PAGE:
Nuclear Energy – Made in China
China’s Nuclear Program Experiencing Rapid Growth
Already, China has 15 nuclear units in operation, 77 under construction or planned and 150 proposed. An expected $120 billion could be invested in nuclear generation by 2020.1
By comparison, the U.S. nuclear industry consists of 104 operating nuclear units, with four more under construction (Vogtle Units 3 and 4; V.C. Summer Units 2 and 3). Several utilities, including Duke Energy, have nuclear units in the developmental stage and under Nuclear Regulatory Commission license review. Nuclear energy accounts for approximately 20 percent of the electricity produced in the U.S.
Since the 1970s, China has actively pursued a market-oriented economy. Today, it is the largest exporter in the world, has the largest workforce (795 million), the second largest economy, the largest electricity output and the largest population (1.3 billion).2
With significant coal inventories available, China generates approximately 80 percent of its electricity from coal. Hydroelectric power provides approximately 15 percent, oil approximately two percent, nuclear energy approximately two percent and natural gas approximately one percent.1
China’s commitment to nuclear generation will help achieve a goal of cleaner, low-carbon generation. Companies such as Westinghouse Electric Corporation and AREVA have been working with Chinese nuclear companies to provide the technology, design, project management and other support.
While China has chosen the latest passive nuclear technology for the majority of its needs, high-temperature gas-cooled reactors and fast-neutron reactors remain part of the country’s nuclear energy strategy. Achieving self-sufficiency in reactor design, construction and the nuclear fuel cycle remains a national priority for China.
In 2007, Duke Energy agreed to participate in a “job shadow” program sponsored by Westinghouse Electric Corporation for the Sanmen and Haiyang nuclear stations under construction in China. Part of this effort focused on establishing a “nuclear safety culture” similar to a U.S. nuclear industry effort.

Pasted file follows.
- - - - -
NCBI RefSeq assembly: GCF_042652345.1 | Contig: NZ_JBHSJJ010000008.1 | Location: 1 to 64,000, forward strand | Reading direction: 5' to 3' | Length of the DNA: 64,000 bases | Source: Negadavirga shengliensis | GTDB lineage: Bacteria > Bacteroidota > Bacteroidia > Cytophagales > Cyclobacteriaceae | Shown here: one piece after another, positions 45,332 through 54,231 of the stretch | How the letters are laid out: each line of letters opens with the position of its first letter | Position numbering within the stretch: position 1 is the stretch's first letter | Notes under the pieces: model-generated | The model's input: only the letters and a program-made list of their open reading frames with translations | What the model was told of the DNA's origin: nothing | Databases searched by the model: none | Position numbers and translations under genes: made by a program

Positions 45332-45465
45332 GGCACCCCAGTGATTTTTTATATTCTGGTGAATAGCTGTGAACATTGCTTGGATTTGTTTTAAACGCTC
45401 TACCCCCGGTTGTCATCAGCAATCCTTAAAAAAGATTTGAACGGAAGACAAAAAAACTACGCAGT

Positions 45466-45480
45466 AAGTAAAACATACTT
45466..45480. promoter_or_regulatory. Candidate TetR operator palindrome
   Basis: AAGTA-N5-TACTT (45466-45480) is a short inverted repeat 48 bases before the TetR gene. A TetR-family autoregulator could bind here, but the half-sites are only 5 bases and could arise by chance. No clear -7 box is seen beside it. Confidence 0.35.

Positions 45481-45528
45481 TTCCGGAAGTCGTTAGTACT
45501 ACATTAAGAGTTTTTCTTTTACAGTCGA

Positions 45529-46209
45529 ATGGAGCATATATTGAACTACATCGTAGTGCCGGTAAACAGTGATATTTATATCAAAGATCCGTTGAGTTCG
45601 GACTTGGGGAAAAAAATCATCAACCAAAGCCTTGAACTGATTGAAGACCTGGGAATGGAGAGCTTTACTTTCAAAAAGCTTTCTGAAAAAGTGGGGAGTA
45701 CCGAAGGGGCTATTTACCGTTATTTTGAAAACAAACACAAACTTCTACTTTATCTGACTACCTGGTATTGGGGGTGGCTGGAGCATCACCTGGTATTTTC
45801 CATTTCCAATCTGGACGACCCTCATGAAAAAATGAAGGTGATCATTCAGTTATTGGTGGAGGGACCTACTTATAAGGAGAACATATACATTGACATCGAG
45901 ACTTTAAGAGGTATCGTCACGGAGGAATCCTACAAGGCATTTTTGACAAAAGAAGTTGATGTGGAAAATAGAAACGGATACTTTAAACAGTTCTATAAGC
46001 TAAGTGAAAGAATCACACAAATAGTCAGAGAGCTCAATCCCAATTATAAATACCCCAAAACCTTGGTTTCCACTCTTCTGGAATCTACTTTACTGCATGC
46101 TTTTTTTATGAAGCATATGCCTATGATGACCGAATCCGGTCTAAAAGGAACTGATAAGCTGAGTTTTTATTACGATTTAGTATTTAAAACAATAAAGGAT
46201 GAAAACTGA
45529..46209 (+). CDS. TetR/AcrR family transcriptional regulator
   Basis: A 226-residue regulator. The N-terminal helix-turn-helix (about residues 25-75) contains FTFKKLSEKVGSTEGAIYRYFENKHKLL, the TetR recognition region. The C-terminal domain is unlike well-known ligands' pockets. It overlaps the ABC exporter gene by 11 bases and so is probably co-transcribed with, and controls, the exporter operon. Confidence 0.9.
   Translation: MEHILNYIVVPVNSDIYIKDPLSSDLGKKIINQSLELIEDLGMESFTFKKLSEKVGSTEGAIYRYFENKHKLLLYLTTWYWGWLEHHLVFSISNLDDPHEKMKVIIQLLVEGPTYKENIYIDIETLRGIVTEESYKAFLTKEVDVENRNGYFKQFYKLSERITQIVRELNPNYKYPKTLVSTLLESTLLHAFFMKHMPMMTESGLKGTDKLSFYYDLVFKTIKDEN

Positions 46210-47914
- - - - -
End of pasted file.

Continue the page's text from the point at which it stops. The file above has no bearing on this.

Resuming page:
These two stations use Westinghouse’s passive AP1000® design, as do the V.C. Summer and Vogtle units. Duke Energy’s proposed Lee Nuclear Station, Levy Energy Complex and Harris Nuclear Plant incorporate the AP1000 design, as well.
“The Chinese nuclear companies wanted to send personnel here to observe U.S. nuclear plants. We volunteered to host visits for these two companies,” said Dick Sweigart, Nuclear Plant Development – operational planning manager for Duke Energy.
“As part of this program, we will have the opportunity to visit two Chinese plants to observe their pre-operational startup and testing program,” added Sweigart. “As we continue through the licensing process to keep new nuclear available for our customers in the future, we see this as an opportunity to apply what we learn from the Chinese plants to our own projects.”
Sponsored by the International Atomic Energy Agency, Duke Energy provided training and orientation classes for Chinese nuclear company personnel on radiation protection and other important aspects of nuclear generation. Duke will conduct a two-week human performance training class in China for one of its nuclear companies building AP1000 units.
“We want to be good international citizens. If we can help our Chinese counterparts in any way, that is good for everyone,” said Sweigart.